A plagiarism case with Cit-J implications?
Another plagiarism case has surfaced, this one of a contributor to the Marketplace radio show, investment adviser Gabriel Wisdom, who substantially lifted items from Slate (see Howard Kurtz's story).
Marketplace ended up running this apology:
On June 13, we aired an interview about the money immigrants bring into the US economy and a theory that the money could be strengthening the dollar.
Since then, we've learned that much of the language the freelance contributor used had appeared earlier in a Slate Magazine article written by journalist Daniel Gross.
Also, in our editing we removed the freelance contributor's reference to the researcher who originated the theory, Michael Panzner.
We take this situation very seriously. To ensure that it does not happen again, we are conducting an internal review of how we work with freelance contributors, as well as how we determine the originality of material provided by those contributors.
Most importantly, we apologize to Mr. Gross, to Slate, Mr. Panzner and to our listeners.
Now, the use of freelance contributors is nothing new. But as we turn things into one giant freelance wing-ding, aka "citizen journalism," the comments by Wisdom (how ironic is that name?) have some significance:
"I'm not a journalist," Wisdom said yesterday. "I don't know journalistic standards. I rely on 'Marketplace' for that. I never intended to plagiarize or take someone else's work as my own." The Harvard Business School graduate served as business editor for two San Diego radio stations between 1984 and 1995. (emphasis mine)Now, we can debate the touching lunacy of someone who was a business "editor" for two radio stations saying "I don't know journalistic standards" (all you print types can stop clucking now). But this is reality that a lot of media outlets rushing headlong into Cit-J have yet to come to grips with (the LA Times wikitorial escapade is an example, though an extreme one): Many of those budding journalists have this notion in the back of their heads that they'll provide the content, but you'll do the "journalism" thing.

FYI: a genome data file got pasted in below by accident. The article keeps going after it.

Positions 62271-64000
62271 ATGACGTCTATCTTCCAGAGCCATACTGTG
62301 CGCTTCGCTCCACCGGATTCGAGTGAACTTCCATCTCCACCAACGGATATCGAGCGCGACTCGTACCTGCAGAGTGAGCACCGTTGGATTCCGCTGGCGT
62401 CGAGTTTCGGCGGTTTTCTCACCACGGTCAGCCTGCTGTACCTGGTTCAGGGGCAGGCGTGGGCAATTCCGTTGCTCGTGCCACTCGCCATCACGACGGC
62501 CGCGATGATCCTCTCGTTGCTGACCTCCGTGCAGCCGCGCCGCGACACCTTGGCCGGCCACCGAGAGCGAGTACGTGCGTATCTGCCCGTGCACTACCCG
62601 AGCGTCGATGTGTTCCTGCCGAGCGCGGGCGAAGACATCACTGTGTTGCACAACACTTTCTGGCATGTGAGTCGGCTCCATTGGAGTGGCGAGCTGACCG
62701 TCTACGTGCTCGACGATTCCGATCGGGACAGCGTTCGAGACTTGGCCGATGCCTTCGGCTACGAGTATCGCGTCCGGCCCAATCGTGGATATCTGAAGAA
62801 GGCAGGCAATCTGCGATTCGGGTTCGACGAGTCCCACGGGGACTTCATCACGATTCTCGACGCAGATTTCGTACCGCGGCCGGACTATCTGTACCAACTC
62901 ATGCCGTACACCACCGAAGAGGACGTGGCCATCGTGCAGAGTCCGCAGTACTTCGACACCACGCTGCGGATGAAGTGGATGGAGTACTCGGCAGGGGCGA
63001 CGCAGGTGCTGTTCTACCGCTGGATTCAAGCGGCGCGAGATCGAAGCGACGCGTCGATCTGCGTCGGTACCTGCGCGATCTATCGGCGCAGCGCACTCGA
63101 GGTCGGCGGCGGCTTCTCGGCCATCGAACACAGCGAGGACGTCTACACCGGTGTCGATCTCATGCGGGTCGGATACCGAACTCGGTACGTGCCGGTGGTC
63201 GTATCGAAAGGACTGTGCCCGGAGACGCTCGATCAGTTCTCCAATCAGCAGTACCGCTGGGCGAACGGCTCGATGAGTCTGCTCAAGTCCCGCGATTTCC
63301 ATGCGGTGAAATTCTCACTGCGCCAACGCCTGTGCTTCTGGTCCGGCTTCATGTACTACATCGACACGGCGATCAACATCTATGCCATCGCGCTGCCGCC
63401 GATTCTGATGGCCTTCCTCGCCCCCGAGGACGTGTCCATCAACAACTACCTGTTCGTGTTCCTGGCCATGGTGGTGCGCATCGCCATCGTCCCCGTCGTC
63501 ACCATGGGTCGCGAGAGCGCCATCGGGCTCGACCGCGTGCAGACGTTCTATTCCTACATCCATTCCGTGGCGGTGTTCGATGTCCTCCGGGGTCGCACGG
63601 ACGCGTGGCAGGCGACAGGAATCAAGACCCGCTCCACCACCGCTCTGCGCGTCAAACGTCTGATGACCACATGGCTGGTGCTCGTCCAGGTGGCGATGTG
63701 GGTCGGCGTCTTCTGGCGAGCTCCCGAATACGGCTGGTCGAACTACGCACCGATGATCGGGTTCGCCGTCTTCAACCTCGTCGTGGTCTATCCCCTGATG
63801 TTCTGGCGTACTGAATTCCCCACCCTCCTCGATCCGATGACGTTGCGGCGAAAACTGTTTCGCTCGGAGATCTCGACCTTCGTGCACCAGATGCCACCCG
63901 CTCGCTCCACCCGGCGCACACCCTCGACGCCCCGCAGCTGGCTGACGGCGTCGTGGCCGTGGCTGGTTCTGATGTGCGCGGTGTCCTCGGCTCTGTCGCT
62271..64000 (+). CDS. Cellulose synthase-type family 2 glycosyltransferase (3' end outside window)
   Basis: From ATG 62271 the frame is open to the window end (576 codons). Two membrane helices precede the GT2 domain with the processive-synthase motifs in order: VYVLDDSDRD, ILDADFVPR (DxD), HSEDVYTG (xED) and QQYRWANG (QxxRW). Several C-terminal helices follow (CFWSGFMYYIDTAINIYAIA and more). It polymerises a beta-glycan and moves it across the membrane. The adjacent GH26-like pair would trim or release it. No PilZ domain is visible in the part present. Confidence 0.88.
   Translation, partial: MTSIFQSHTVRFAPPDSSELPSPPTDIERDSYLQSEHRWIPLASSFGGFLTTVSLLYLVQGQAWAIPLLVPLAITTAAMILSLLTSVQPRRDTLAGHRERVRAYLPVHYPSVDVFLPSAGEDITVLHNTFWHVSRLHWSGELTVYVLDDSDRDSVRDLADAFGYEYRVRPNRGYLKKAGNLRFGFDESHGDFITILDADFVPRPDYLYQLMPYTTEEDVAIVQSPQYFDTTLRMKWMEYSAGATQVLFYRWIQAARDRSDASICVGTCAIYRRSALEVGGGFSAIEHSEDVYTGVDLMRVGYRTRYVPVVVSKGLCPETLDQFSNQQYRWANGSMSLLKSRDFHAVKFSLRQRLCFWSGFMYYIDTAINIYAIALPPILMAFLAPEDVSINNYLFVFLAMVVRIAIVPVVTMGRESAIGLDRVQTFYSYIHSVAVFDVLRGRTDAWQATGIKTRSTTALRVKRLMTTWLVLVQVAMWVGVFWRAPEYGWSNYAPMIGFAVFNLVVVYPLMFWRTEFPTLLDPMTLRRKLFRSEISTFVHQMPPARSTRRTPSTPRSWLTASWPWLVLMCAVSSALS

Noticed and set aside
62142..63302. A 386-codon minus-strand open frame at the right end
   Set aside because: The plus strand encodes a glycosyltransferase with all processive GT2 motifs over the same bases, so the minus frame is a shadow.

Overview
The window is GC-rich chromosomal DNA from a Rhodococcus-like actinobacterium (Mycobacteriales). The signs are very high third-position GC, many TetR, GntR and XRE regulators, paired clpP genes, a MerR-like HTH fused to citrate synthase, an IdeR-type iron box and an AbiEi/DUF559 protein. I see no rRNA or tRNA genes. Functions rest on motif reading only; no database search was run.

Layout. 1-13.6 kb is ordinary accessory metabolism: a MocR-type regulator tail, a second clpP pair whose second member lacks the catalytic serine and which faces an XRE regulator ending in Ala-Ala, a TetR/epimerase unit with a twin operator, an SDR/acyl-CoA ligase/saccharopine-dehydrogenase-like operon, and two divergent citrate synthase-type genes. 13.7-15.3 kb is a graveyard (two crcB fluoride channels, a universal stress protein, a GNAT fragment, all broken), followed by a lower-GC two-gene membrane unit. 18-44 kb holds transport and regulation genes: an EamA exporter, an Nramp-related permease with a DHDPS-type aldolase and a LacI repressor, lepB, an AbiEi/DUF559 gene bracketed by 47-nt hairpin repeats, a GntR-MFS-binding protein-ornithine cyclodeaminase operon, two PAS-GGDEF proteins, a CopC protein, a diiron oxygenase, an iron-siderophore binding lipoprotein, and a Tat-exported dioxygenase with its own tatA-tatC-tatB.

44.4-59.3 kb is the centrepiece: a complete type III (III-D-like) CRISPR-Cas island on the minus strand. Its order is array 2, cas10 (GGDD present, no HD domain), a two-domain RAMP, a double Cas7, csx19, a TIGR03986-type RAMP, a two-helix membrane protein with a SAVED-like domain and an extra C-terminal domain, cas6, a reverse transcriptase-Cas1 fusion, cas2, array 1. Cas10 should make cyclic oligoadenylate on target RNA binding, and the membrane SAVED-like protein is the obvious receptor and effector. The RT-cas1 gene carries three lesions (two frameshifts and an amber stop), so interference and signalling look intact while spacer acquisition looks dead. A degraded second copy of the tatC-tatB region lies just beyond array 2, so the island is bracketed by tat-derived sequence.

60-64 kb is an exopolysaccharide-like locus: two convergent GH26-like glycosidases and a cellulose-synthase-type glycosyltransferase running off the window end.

We could, once again, start what seems to be a never-ending debate about whether blogs or similar cit-j efforts should be edited, etc. etc. That misses the point. I don't think Wisdom's view is an anomaly. I think many of our potential contributors see it as our job to make sure they don't get crosswise with whatever journalism "standards" are out there, especially if they are going to hitch their wagons to an established mainstream media site. (This, by reasoning, then excludes things like Backfence and Bayosphere, which don't claim to be carrying the big-j torch.) So as MSM dips its collective toes in these waters, understand that your contributors may well expect more from you than just an open forum on which to post. I think the organizations that treat those contributors as partners by standing ready to provide that editorial support and help -- be it direct editing when requested or just vigilant monitoring for trolls and similar defacing -- are the ones that will build solid communities of contributors and comment.
But it won't be cheap.